53% of Consumers 'Oblivious' to Healthcare Costs
Most consumers have no idea how much they pay for healthcare beyond premiums and co-pays.
Until they do it will be difficult to temper the rate of cost growth in healthcare, says Paul H. Keckley, PhD, executive director of the Deloitte Center for Health Solutions.
"Our surveys show that about 53% of consumers are oblivious to costs and tend to go along with whatever is suggested. Only one in 10 is inclined to be price sensitive," Keckley says.
"That is a pretty bad starting point for reducing healthcare costs, especially if the incentives in the system are for doing more, which leads doctors and providers to recommend tests and surgeries that shouldn't be done, or even medications that don't work."
A study from Deloitte—The hidden costs of U.S. health care: Consumer discretionary health care spending—finds that out-of-pocket expenses accounted for about 13% ($402 billion) of the estimated $3.2 trillion in healthcare spending in 2010.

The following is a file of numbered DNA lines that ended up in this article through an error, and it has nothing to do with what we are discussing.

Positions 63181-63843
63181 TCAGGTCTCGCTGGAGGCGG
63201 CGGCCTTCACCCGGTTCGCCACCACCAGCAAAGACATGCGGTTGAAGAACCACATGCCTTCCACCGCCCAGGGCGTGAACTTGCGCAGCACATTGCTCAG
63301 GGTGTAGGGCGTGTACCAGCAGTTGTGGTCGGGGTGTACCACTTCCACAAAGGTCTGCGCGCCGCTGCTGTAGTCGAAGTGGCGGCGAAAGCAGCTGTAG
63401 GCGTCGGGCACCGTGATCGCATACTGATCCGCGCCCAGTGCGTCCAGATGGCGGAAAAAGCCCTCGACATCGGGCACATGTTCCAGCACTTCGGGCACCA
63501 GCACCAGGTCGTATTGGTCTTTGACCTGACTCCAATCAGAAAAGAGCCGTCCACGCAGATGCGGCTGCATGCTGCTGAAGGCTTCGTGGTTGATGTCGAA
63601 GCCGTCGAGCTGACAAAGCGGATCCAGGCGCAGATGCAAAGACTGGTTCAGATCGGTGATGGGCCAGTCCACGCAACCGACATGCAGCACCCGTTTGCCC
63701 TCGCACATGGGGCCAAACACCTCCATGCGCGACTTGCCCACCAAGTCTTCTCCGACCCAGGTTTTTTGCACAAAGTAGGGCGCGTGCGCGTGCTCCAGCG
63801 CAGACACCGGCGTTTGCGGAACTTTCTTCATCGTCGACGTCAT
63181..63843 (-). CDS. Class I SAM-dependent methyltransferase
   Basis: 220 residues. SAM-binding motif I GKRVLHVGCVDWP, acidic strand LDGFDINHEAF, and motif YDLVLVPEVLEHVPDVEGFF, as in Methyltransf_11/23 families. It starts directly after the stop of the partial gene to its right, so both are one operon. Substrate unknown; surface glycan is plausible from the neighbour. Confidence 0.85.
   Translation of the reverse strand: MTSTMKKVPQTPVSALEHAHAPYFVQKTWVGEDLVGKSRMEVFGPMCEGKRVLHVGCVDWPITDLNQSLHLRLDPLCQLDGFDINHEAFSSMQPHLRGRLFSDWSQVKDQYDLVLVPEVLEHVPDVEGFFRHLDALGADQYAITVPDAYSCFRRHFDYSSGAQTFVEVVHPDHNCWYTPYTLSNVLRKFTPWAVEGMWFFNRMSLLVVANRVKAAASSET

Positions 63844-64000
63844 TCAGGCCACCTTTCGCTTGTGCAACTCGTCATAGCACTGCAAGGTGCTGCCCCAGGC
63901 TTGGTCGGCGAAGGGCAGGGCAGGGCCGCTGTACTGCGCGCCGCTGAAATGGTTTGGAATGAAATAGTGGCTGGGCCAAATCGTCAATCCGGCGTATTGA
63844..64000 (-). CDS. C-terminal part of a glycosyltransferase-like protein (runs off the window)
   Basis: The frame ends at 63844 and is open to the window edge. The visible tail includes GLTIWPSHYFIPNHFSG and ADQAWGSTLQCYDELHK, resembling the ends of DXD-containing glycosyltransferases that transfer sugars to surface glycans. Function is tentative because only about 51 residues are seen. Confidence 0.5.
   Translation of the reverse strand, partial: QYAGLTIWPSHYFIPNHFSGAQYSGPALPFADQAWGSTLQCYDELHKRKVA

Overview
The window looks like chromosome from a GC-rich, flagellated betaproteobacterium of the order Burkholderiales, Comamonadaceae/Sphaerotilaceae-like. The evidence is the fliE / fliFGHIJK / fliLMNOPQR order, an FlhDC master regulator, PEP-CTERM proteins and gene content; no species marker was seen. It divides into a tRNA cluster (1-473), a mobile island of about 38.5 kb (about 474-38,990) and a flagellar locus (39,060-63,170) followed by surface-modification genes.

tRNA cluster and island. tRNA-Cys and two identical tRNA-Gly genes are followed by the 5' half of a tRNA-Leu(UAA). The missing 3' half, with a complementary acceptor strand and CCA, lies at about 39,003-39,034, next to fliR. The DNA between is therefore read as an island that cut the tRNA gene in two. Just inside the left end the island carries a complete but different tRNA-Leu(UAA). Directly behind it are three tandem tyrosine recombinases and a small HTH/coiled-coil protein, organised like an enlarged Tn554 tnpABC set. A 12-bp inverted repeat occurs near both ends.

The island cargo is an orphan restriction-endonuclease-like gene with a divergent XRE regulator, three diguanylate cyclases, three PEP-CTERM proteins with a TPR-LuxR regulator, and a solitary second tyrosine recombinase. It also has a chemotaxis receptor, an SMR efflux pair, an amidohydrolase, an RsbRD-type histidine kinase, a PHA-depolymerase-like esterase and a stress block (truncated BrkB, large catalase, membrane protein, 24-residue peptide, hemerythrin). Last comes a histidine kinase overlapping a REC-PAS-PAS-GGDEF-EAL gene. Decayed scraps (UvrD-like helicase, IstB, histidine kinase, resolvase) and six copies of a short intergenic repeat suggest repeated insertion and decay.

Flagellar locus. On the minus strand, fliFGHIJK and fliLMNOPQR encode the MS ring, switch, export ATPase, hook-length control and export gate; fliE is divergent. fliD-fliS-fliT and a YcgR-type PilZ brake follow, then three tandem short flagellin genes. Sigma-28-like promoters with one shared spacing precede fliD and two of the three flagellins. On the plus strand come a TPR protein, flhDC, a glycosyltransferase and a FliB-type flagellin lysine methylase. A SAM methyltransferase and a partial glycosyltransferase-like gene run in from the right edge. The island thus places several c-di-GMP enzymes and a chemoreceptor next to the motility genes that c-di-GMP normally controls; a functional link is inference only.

Government spending accounted for 40% of the spending. Of this, Medicare accounted for 16% ($527 billion); Medicaid, around 13% ($404 billion); and other public spending just under 11% ($346 billion). Private insurance paid for 27% of expenditures ($861 billion).
- Reform Puts Vise Grips on Physicians
- Look Beyond Nurse-Patient Ratios
- Medicare Opt-Out a Viable Physician Strategy
- Hospital Groups Back NQF Report on Patient Sociodemographics
- NPP Demand Rising Under Value-Based Care Models
- Boston Marathon Bombing Yields Lessons for Hospitals
- Providers Lag as Consumers Set Agenda
- The Flourishing Medical Tourism Business in America
- Physicians as Economic Powerhouses and Tech Laggards
- How Physicians Can Help Ease Mental Health Provider Shortages